No, "desiring" does not generally imply "allowing." It is easy to think of cases in which a person desiring something might not necessarily allow it, or would at least want to be asked for permission before allowing it.
Here are some examples grounded in contemporary discourse regarding sexual rights:
(Ex. 1) Suppose Alice desires to sleep with Bob. But Alice, for personal reasons, is also determined not to sleep with anyone, which trumps her desire to sleep with Bob. Consequently, she will not allow Bob to sleep with her, even though she may desire it.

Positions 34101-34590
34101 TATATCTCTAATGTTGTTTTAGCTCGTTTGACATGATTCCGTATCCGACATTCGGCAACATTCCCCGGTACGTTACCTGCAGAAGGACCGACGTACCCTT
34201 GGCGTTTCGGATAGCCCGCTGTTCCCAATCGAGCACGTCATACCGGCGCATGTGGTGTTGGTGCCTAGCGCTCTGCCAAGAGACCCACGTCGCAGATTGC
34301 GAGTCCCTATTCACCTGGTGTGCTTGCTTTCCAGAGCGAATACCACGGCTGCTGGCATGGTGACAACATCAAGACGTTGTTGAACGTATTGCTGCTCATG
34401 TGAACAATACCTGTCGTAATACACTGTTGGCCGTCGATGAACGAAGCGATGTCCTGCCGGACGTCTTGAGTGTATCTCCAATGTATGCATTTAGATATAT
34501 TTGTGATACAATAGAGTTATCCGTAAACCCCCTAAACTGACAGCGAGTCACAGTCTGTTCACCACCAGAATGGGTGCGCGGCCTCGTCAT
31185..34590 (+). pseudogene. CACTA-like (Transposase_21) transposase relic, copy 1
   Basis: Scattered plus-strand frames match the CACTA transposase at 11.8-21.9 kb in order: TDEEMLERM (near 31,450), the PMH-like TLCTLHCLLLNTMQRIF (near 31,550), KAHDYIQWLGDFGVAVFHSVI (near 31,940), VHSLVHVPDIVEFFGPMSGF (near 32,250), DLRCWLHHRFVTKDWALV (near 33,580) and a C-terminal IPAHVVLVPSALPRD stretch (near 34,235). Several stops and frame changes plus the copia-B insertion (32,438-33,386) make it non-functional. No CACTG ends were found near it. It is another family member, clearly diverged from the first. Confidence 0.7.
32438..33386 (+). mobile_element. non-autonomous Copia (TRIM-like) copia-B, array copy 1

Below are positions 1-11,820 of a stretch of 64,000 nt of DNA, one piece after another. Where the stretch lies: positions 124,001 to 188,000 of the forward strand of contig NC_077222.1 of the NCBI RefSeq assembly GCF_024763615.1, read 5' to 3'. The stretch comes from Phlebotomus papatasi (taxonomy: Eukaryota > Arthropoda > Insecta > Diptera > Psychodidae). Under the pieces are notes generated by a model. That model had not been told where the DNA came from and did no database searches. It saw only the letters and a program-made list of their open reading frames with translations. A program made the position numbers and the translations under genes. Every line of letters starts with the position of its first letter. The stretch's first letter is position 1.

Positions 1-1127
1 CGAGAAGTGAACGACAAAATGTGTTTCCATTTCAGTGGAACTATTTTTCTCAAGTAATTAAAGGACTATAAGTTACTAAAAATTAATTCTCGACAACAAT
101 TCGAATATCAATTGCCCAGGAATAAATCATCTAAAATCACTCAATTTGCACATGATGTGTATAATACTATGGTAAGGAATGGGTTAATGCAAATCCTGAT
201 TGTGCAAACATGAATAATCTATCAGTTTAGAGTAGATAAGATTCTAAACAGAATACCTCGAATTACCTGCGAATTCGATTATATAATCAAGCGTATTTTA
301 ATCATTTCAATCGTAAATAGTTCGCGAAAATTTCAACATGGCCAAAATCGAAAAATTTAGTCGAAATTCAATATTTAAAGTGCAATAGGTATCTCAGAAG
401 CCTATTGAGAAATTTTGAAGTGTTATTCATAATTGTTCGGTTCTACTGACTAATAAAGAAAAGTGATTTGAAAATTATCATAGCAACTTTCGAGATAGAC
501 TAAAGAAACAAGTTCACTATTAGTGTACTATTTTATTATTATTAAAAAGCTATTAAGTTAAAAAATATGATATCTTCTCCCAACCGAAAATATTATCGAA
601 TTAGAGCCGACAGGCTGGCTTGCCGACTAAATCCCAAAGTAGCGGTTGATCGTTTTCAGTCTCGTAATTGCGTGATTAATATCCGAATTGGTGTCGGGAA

(Ex. 2) Suppose Alice wants to sleep with Bob. Alice tells Bob this. Bob tells Alice that he desires to sleep with her. Even though mutual desire has been established, both parties should obtain express consent from the other party. There are many good reasons for this, one of them being to prevent misunderstandings. Strictly legally speaking, neither party may presume that desire implies permission.